There is a strong controversial theory about Adolf Hitler having escaped from Germany after the Second World War. Delving into the Führer’s mind from a PR perspective, Bollywood publicist Dale Bhagwagar, concludes why an ESCAPE for Hitler was IMPOSSIBLE.
Many alleged that after the complete defeat and ruin of his Third Reich (Third Empire of Germany), Adolf Hitler escaped from his bunker and went on to live in hiding in Argentina till a very old age. There have been various articles and documentaries describing his escape and life after the war. Many have claimed to have spotted him at various places around the world, giving strength to the notion that he had managed to slyly evade the Americans, British and Russians.
Reality over fake news
However, I have been in the profession of spin for more than two decades now, and having studied about the war and Hitler, I can say with utmost certainty that the Führer (meaning, the leader in German) NEVER ESCAPED. The historical version of his suicide is most correct. He ended his life with his mistress-turned-wife-for-the-last-day Eva Braun and their bodies, as per his instructions, were immediately destroyed by being burned.
Hitler’s propaganda minister, Joseph Goebbels’ publicity machine had been so strong and effective over the years, that it was impossible for Hitler not to live up to that image. Even Goebbels killed himself for the same brand of National Socialism he had deftly helped to create. And with himself, Goebbels took the life of his wife Magda in a suicide-pact, along with six of his children put to death in their sleep.
Still, you may ask why a power-broker like Hitler would never think about escaping. Good question. Like many journalists say, the when, what, where and how are not as important as the why, here are four strong reasons why he would do what he did.
1) Because Hitler could not imagine life without his adaptation of National Socialism that he had so painstakingly propagated and advocated for 25 years.
2) Because after the war, Hitler could not be safe anywhere in the world, and that included conquered Germany.
3) Because Hitler was way too scared of meeting the fate of Benito Mussolini who was killed and lynched in Italy towards the end of the war. He also had a fear psychosis that he would be strung up naked or paraded through Moscow in a cage by the Russians.
4) And last but not the least, Hitler was too egoistic to run away.
In a situation like that, in his mind, fleeing would have been akin to dying each day he lived. From his point of view, death would have been the quicker, safer and only dignified option. At the time of defeat, from Hitler’s perspective, life after war would be humiliation, while death would mean leaving with self-respect.
Peeping into the Führer’s psyche
And why would he think so negatively about living on? One has to put oneself in his position to imagine what ‘escaping’ would have meant to the Führer.
14 years of political struggle and strife … a near-death experience during First World War … being imprisoned after a failed coup for power … managing to return to politics and getting elected and then assuming dictatorship … 12 years of absolute power … crazy God-like adulation from his people and from various parts of the world … fanatic influence over minds and hearts … multiple failed attempts on his life before and during power … victory after victory in the Second World War — the world’s greatest war … emerging a contemporary conqueror akin to an Alexander or Genghis Khan … world domination almost in his grasp… AND THEN… a humiliating defeat.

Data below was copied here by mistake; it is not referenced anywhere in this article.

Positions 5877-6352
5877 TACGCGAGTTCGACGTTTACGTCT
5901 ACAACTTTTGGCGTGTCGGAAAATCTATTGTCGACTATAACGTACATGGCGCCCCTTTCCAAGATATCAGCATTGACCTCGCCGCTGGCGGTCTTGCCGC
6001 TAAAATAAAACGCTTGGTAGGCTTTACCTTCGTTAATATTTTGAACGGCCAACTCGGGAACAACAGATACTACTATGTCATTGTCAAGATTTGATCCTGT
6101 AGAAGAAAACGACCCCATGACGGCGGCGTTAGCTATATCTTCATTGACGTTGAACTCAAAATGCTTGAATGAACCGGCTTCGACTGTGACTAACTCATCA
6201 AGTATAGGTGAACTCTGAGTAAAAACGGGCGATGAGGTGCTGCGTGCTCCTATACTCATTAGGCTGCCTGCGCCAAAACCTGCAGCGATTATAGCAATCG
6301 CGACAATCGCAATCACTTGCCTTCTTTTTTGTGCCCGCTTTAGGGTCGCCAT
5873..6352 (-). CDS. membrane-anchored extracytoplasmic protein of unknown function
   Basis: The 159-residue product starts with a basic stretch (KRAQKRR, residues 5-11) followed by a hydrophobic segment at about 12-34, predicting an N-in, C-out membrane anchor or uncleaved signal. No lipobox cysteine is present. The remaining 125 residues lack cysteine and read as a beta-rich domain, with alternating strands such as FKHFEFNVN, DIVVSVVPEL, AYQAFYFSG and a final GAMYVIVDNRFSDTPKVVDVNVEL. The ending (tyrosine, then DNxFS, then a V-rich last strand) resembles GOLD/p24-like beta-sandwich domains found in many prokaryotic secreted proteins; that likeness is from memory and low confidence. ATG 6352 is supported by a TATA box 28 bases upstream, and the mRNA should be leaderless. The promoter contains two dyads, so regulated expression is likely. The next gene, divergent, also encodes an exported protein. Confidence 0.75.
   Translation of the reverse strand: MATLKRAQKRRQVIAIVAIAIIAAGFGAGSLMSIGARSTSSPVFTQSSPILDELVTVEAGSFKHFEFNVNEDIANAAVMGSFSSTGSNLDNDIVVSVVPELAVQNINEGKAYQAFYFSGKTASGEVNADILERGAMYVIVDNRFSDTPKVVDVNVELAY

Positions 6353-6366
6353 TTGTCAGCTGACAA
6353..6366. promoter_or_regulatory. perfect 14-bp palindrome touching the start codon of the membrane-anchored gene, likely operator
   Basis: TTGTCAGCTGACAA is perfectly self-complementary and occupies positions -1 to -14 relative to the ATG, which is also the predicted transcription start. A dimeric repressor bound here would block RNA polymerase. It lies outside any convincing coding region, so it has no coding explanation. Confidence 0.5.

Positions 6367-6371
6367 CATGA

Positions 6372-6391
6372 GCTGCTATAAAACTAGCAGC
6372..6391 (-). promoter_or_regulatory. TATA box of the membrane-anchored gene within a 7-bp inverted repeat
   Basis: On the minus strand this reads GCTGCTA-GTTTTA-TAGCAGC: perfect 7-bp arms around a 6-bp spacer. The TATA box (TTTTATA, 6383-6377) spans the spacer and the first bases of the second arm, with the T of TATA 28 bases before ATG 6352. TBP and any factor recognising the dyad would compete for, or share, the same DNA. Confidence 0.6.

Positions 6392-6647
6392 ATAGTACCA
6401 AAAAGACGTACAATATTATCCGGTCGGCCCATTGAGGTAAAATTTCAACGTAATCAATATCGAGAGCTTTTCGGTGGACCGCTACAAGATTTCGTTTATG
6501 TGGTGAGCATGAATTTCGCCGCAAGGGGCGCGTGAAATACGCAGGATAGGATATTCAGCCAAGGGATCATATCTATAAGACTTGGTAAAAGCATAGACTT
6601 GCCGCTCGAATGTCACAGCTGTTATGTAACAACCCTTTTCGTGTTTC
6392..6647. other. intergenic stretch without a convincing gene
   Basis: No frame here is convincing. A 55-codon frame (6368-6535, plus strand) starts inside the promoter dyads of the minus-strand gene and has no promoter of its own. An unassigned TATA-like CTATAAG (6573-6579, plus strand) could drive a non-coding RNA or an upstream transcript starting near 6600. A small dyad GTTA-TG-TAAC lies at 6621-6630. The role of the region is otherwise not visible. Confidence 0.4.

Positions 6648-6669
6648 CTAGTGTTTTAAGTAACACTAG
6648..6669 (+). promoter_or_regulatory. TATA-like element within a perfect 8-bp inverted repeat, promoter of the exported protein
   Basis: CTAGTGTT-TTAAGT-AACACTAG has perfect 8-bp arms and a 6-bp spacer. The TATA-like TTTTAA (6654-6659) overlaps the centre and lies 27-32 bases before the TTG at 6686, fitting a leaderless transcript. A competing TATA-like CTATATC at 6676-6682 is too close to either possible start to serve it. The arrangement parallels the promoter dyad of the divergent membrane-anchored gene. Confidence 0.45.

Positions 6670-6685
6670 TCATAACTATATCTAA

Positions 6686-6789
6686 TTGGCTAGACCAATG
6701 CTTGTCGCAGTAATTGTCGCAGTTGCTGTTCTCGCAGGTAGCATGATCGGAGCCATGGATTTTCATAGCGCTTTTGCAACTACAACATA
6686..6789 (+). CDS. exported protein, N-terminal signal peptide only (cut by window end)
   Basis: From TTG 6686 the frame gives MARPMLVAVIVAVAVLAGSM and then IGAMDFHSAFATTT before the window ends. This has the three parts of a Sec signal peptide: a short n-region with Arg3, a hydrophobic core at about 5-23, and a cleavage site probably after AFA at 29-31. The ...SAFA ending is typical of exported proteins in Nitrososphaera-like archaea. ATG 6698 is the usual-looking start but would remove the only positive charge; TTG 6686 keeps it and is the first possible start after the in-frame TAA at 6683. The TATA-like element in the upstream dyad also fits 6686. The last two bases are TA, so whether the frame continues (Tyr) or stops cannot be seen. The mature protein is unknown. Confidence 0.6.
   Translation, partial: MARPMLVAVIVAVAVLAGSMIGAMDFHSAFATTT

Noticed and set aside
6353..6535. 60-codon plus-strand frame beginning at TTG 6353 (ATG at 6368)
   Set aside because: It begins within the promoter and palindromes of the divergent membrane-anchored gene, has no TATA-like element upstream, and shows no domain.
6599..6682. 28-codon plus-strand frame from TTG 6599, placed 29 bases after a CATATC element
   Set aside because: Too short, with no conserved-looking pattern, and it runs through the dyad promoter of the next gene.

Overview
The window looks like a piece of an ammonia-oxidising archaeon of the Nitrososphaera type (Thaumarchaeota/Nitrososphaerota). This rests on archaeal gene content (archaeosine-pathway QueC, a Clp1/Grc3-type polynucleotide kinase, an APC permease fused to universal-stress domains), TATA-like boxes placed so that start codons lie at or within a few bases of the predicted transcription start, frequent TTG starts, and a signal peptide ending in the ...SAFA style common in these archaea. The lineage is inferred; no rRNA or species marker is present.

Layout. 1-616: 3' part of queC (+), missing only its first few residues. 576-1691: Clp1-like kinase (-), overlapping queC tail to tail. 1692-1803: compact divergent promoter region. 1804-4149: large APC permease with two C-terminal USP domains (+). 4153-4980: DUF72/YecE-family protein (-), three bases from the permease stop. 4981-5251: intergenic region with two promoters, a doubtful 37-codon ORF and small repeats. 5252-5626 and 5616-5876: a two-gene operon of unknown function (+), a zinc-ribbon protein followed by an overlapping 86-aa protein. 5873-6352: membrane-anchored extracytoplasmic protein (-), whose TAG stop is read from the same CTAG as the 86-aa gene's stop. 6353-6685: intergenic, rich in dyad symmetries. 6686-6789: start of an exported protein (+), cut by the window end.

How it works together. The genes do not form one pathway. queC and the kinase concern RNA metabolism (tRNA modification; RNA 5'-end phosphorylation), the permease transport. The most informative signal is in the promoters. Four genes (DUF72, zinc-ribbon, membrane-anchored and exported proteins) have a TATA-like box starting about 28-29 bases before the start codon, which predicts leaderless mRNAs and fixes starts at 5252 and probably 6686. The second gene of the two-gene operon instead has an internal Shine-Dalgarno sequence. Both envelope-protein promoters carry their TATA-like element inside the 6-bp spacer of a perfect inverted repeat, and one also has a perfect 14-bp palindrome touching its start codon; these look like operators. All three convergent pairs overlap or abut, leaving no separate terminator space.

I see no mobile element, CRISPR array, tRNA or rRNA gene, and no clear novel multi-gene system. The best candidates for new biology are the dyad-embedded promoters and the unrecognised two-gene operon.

Seeking glory even in downfall
For a man who even refused to leave his headquarters — his Reich Chancellery in Berlin — during the last months of the war, running out of Germany was never a thought. He was the Führer, and for him, the Captain never left a sinking ship. He would go down with it. In the eyes of a helpless Captain, that’s the honourable path and his hope for glory.
And this is why I say for sure that all the rumours about him running away to a safe haven were spread either by the victors (mainly Russia’s Joseph Stalin), the gossip-hungry media and a few paranoid people from various countries.
The brand’s new beginning
In conclusion, it wouldn’t be wrong to say that Hitler’s larger-than-life perception and brand took his life. His branding was so magnificently magnanimous, that it was impossible for him to ‘live with defeat’. Come to think of it, this guru of branding was trapped by his own ‘propaganda’ — the word that finally evolved into what we now know as ‘public relations.’
Ending his time, ironically gave his brand a new beginning. It was the turn of the victors to brand him stronger and for longer. After WW2, he came to be known as the biggest ‘monster’ the world had ever witnessed. He is the ‘greatest villain’ in history. The Allies (countries united during the war) and his favourite muse (the Jews) made sure they highlighted atrocities of his regime, as a result of which Hitler is remembered as nothing less than ‘the face of evil.’
Look who’s back
To this day, that fear sells… and how! Just look at the box-office figures of Rogue One, the movie from the Star Wars series, and you’ll realise the world’s ingloriously glorious charm with everything Hitler.
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